Aid groups warn Darfur UN force set to fail

Aid groups urged the United Nations Security Council on Wednesday to set a 30-day deadline for Sudan to stop obstructing the planned January 1 deployment of UN-African Union peacekeepers to Darfur or face sanctions.

”The new hybrid peacekeeping force for Darfur is being set up to fail,” said a statement from 35 aid groups.

UN officials and Western countries have said for months Sudan’s refusal to approve some non-African units for the force, as well as technical and bureaucratic obstacles, are holding up preparations for the deployment.

On January 1, the joint UN-African Union force, Unamid, is due to take over from an AU force of under 7 000, which has been unable to stop a conflict that has raged for four-and-a-half years.

Sudan has yet to approve units from Thailand and Nepal, as well as an engineering unit from Nordic countries, and Western countries say it has been dragging its feet on technical issues such as land, flight authorisations and operating terms.

”The United Nations Security Council should issue a strong presidential statement condemning the government of Sudan for its obstruction of the Unamid deployment,” said a report by 35 groups including New York-based Human Rights Watch.

It said the council should demand explicit action in areas where Sudan was blocking deployment.

”If the government of Sudan fails to take those actions within 30 days, the council should immediately impose targeted sanctions on key government officials,” it said.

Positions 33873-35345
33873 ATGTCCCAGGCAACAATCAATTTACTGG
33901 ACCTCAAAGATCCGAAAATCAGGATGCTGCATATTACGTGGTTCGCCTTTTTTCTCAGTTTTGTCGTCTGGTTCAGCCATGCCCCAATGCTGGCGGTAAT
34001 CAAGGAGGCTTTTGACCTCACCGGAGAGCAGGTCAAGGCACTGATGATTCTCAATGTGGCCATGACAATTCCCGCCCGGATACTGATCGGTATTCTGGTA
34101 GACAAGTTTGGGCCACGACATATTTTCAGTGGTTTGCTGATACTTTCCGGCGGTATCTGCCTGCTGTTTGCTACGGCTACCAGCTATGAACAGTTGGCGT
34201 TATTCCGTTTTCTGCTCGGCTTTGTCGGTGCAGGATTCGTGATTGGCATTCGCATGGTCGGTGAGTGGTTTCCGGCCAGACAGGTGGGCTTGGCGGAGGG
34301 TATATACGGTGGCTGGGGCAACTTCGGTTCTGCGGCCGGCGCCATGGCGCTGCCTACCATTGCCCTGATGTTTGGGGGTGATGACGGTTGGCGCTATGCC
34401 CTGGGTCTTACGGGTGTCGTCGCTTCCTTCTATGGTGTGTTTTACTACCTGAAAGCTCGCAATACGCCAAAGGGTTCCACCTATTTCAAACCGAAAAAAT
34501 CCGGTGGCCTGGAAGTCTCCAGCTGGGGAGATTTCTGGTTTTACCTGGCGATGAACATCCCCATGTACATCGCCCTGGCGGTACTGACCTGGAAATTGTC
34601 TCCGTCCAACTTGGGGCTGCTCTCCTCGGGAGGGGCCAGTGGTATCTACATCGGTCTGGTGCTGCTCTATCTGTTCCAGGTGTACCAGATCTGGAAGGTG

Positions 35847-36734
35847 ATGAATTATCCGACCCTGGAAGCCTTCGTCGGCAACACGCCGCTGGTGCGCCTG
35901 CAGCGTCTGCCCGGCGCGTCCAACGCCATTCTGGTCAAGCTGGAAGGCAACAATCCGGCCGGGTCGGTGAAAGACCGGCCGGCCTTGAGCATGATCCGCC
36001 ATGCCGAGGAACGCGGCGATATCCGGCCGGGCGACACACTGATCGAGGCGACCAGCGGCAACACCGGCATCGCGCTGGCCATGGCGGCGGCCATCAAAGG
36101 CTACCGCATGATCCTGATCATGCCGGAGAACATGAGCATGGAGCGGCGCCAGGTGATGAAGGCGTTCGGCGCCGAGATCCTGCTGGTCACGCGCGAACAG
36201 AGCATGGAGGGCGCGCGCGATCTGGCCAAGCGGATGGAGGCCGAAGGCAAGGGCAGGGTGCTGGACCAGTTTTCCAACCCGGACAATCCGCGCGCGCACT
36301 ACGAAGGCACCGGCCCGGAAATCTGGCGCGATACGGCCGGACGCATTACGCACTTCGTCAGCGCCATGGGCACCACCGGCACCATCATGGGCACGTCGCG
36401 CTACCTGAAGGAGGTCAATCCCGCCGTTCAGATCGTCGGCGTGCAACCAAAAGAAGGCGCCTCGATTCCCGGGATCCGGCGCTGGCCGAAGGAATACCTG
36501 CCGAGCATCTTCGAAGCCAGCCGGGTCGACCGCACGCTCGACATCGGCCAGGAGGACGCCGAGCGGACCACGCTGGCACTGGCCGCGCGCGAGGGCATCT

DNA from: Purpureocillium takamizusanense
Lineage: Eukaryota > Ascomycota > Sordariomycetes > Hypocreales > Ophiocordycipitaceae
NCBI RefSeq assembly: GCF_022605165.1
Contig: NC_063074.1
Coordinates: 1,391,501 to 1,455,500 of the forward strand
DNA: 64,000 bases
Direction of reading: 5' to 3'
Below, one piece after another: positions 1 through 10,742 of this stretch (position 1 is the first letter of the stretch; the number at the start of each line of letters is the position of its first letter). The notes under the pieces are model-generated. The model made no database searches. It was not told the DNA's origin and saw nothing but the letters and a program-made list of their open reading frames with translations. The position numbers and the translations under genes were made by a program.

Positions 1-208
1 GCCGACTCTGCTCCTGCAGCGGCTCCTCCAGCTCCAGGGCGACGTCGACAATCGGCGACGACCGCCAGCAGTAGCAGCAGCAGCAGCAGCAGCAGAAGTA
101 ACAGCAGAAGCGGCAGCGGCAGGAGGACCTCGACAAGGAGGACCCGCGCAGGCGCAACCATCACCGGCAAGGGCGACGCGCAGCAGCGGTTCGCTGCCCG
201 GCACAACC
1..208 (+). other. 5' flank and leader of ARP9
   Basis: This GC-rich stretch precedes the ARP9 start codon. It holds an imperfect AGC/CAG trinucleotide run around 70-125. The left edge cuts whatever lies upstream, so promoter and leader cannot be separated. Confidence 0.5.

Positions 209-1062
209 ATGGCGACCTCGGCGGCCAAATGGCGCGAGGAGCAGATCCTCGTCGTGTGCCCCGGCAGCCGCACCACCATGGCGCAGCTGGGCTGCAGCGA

US Ambassador Zalmay Khalilzad has repeatedly accused Sudan of foot-dragging and raised the prospect of sanctions.

But Sudan has a strong ally in China, a veto-holding permanent member of the Security Council, and also generally finds support from council members South Africa and Qatar.

The failure to find any country willing to provide the force with 18 transport helicopters and six attack helicopters is another major obstacle to full deployment. Officials say the helicopters are vital for the force to operate in an area the size of France.

Diplomats say some countries are reluctant to contribute helicopters partly because they are unhappy about the new force’s command and control arrangements.

A UN Security Council resolution passed in July provides for up to 26 000 soldiers and police. But officials say after the handover of control in January, the force will still number only around 7 000 soldiers and 2 000 police officers.

The United Nations hopes to raise the total to 15 000 by the end of March.

UN peacekeeping department spokesperson Nick Birnback said the numbers were less important than the politics.

”What’s at issue is Khartoum’s fundamental acceptance of the force,” he said. ”We’re still lacking critical capabilities and assets, but without progress on the political side, these operational issues will not really matter.” – Reuters

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Claudia Parsons
Claudia Parsons works from New York. Former International Editor at Newsweek. Gone sailing. Tweets will be few and far between. Claudia Parsons has over 721 followers on Twitter.

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